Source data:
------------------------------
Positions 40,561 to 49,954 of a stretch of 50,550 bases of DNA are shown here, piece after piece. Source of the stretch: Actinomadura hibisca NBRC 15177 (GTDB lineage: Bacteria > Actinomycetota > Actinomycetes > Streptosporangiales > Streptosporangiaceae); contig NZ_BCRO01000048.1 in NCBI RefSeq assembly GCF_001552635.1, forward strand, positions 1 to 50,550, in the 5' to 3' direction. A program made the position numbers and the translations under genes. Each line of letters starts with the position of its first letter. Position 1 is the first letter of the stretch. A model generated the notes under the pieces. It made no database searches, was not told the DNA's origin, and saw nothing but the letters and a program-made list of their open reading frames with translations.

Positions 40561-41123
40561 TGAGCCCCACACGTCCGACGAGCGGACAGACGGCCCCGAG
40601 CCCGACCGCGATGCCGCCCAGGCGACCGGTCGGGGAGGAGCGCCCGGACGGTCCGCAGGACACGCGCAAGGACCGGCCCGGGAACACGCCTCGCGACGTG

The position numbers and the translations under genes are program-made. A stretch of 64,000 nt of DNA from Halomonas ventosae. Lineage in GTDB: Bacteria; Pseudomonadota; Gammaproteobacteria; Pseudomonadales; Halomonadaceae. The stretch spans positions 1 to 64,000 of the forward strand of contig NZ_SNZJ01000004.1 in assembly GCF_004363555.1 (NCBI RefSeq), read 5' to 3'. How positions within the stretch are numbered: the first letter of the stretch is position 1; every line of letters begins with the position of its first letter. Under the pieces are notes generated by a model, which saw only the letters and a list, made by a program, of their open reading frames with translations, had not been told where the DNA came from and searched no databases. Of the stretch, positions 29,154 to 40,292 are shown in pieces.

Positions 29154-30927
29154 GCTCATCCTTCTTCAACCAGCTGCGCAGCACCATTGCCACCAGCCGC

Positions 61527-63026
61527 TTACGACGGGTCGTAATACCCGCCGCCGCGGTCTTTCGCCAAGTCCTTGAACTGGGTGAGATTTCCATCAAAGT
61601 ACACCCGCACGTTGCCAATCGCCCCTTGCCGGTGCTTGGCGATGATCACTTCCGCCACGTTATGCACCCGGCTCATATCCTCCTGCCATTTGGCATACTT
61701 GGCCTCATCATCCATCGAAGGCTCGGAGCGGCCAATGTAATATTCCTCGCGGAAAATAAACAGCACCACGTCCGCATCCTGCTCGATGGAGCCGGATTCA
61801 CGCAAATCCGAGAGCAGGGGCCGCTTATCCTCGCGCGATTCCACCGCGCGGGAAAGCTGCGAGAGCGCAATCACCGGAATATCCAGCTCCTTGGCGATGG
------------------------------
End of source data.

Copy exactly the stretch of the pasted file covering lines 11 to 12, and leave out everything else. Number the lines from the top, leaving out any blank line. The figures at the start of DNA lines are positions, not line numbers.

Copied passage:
61701 GGCCTCATCATCCATCGAAGGCTCGGAGCGGCCAATGTAATATTCCTCGCGGAAAATAAACAGCACCACGTCCGCATCCTGCTCGATGGAGCCGGATTCA
61801 CGCAAATCCGAGAGCAGGGGCCGCTTATCCTCGCGCGATTCCACCGCGCGGGAAAGCTGCGAGAGCGCAATCACCGGAATATCCAGCTCCTTGGCGATGG